A visitor of the UCLA Planetarium can see how the South Pole’s night sky looked a decade ago and even travel further back in time to observe the stars that the Egyptian pharaohs viewed.
Educating UCLA and surrounding communities has been a great service the planetarium has offered, UCLA astronomers said.
For decades, UCLA astrophysics and astronomy graduate students have volunteered to teach visitors about the universe every Wednesday evening for free.
This is done through what the department calls “special topic” shows, which focus on specific topics that graduate students choose to present.
A projector in the middle of the planetarium runs the star show, which precedes all of the presentations. After the presentations, visitors can peek into a telescope directed by the Undergraduate Astronomical Society.
The presentation consists of a graduate student presenting a slideshow to educate the audience about their chosen topics, which can range from binary stars to the Milky Way galaxy.
Visitors said the presentation portion was very enriching and interesting.
“I think (the presenter) was very knowledgeable ““ she taught us a lot,” said Sravya Mallam, a first-year psychology student.
Presenters said the audience can also be filled with undergraduate students taking astronomy classes.
It is often difficult to picture what happens in the sky, so the planetarium helps the students visualize what they have been learning, said Christopher Crockett, an astrophysics graduate student, planetarium coordinator and a former teaching assistant to undergraduates.
Presenters said that it is fulfilling to see visitors enjoying the planetarium.
“I’ll give shows and have college students really having a good time, little kids really enthusiastic, and then even the adults are also excited,” said Kevin Hainline, also an astrophysics graduate student and planetarium coordinator.
Crockett said he likes to hear that visitors are telling others about the planetarium.
“It’s very rewarding any time I get a show and have people come up afterwards to just say how much they’ve enjoyed it, and they’re going to be coming back and bringing friends,” he said.
In addition to public shows, groups like elementary schools and UCLA student groups reserve private shows.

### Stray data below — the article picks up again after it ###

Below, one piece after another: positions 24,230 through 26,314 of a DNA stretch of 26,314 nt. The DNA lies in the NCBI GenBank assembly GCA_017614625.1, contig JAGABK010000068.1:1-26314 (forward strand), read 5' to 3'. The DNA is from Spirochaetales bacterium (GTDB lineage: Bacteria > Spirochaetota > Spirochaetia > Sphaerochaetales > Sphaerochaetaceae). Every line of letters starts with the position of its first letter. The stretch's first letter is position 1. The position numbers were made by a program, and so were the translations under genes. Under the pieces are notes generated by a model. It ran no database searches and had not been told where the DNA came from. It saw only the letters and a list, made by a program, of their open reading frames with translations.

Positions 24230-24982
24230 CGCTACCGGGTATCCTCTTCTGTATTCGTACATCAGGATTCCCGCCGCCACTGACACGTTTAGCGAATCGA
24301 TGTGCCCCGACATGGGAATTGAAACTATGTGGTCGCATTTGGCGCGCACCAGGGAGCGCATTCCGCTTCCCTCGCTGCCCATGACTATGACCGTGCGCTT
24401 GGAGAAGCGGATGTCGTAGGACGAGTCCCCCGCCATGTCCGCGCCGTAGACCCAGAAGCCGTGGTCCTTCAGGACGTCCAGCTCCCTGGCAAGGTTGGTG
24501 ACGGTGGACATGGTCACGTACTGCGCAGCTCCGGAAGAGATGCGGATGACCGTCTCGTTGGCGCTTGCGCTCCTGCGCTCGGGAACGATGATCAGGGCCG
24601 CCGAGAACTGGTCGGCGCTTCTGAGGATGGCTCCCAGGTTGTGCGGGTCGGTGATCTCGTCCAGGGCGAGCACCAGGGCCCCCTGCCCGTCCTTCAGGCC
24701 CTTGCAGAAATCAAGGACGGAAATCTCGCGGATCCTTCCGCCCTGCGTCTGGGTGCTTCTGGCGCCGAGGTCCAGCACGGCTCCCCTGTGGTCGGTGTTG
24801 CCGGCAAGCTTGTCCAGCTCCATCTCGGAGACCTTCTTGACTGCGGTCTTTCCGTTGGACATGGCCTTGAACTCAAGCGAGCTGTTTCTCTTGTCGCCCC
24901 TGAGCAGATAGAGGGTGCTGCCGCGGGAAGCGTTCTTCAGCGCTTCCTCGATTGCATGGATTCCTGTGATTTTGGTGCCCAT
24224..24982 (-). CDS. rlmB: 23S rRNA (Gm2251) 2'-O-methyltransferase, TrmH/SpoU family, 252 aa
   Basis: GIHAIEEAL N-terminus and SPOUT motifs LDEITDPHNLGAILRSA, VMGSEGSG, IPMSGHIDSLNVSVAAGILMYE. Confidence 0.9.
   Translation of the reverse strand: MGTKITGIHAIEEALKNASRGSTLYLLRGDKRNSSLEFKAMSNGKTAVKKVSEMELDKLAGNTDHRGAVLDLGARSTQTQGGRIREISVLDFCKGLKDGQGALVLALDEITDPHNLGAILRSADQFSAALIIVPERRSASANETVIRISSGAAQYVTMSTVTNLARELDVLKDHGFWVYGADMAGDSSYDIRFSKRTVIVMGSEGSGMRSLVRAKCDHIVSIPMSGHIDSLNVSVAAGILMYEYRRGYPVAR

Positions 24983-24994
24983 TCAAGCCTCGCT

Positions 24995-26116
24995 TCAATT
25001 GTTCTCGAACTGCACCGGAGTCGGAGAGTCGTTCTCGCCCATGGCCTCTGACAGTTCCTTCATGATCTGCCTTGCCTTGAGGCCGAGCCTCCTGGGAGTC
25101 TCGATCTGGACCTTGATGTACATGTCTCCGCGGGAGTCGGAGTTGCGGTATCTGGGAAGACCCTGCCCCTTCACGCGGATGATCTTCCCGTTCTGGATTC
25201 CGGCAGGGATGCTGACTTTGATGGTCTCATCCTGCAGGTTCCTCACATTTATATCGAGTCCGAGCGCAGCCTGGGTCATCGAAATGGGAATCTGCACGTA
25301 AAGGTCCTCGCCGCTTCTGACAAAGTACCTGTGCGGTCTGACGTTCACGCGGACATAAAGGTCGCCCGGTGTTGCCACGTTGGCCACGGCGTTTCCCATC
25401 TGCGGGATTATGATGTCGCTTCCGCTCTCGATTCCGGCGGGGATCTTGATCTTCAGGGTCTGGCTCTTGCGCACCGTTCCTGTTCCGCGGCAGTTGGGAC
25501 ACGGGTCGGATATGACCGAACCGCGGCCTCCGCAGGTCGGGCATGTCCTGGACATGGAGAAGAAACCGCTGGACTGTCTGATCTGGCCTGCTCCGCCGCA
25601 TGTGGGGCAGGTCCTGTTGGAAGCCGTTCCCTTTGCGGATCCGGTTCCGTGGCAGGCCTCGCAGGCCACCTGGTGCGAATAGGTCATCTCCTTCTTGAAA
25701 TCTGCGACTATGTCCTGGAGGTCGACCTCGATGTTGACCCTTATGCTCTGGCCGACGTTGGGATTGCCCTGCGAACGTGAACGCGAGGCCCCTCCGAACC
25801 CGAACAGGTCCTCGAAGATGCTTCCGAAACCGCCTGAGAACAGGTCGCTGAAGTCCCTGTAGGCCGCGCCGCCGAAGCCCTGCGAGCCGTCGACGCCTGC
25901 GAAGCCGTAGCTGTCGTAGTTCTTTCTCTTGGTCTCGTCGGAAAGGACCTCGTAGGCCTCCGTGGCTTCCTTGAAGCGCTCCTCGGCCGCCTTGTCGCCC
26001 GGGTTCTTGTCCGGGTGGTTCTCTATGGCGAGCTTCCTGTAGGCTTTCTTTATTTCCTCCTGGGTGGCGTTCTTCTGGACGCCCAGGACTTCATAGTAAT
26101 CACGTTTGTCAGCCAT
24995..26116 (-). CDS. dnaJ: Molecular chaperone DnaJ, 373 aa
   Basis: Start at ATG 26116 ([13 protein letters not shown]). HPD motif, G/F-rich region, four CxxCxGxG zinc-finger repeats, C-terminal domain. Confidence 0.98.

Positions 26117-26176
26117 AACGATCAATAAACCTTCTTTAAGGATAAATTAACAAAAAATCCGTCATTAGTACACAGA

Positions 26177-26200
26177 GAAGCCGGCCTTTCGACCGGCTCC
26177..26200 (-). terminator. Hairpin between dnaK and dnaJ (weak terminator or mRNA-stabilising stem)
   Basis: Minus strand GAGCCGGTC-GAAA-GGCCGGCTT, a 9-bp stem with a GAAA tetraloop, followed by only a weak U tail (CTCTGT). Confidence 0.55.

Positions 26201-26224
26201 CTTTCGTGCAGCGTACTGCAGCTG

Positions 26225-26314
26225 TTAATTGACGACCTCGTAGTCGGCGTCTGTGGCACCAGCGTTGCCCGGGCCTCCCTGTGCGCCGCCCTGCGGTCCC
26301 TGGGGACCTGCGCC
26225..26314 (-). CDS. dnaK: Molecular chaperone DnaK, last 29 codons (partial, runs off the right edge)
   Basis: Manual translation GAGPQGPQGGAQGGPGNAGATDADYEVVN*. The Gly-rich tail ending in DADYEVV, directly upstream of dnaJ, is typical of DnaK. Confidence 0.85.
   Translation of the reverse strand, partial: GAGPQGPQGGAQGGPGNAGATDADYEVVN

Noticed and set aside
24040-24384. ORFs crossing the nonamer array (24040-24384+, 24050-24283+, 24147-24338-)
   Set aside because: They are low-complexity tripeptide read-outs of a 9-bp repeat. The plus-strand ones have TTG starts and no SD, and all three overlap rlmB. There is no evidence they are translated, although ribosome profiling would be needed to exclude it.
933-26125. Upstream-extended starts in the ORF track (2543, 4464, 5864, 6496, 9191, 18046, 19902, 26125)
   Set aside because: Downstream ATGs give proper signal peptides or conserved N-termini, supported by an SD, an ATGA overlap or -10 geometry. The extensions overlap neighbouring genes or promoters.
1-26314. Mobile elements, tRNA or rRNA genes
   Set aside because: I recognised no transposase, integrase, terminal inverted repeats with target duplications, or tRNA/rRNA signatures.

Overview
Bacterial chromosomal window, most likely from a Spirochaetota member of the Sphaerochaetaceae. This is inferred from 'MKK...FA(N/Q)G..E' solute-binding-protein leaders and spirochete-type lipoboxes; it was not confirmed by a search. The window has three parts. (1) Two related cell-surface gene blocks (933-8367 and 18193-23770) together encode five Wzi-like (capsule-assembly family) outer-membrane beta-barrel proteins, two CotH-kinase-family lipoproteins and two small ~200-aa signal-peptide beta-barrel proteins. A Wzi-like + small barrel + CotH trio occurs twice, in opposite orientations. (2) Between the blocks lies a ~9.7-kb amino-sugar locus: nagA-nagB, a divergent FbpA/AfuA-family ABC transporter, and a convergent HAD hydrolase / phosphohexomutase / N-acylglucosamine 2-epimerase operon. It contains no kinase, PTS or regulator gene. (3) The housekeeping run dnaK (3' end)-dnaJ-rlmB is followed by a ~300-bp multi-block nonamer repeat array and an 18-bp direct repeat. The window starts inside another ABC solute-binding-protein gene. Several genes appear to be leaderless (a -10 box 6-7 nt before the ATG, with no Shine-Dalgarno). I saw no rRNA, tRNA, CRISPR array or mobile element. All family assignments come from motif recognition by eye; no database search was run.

Branching out to the community and bringing in particularly disadvantaged youths or underrepresented groups in the sciences is a really rewarding experience, Crockett said.
The planetarium is willing to educate all types of audiences, including ones that are non-native English speakers.
The first bilingual presentation was hosted a week ago by a graduate student from Puerto Rico, who spoke in both English and Spanish to English as a Second Language middle school students.
Though the community service that the planetarium offers has been generous, UCLA astronomers said that a new projector donated to the planetarium would definitely benefit both visitors and students.
Educating communities beyond UCLA might be a way to attract a potential donor who would contribute to funding for a new projector, Crockett said.
A more technologically advanced projector would be able to imitate the night sky and zoom in on specific solar objects, Crockett said.
Though the existing projector has been working well for the past few years, a new projector could incorporate digital images from modern telescopes into the star show, he added.
“I think it would be a nice way for somebody to really contribute to (not only) our mission here at UCLA but also to something that the community can share in,” said Mark Morris, professor of astronomy and vice chairman of the astronomy and astrophysics department.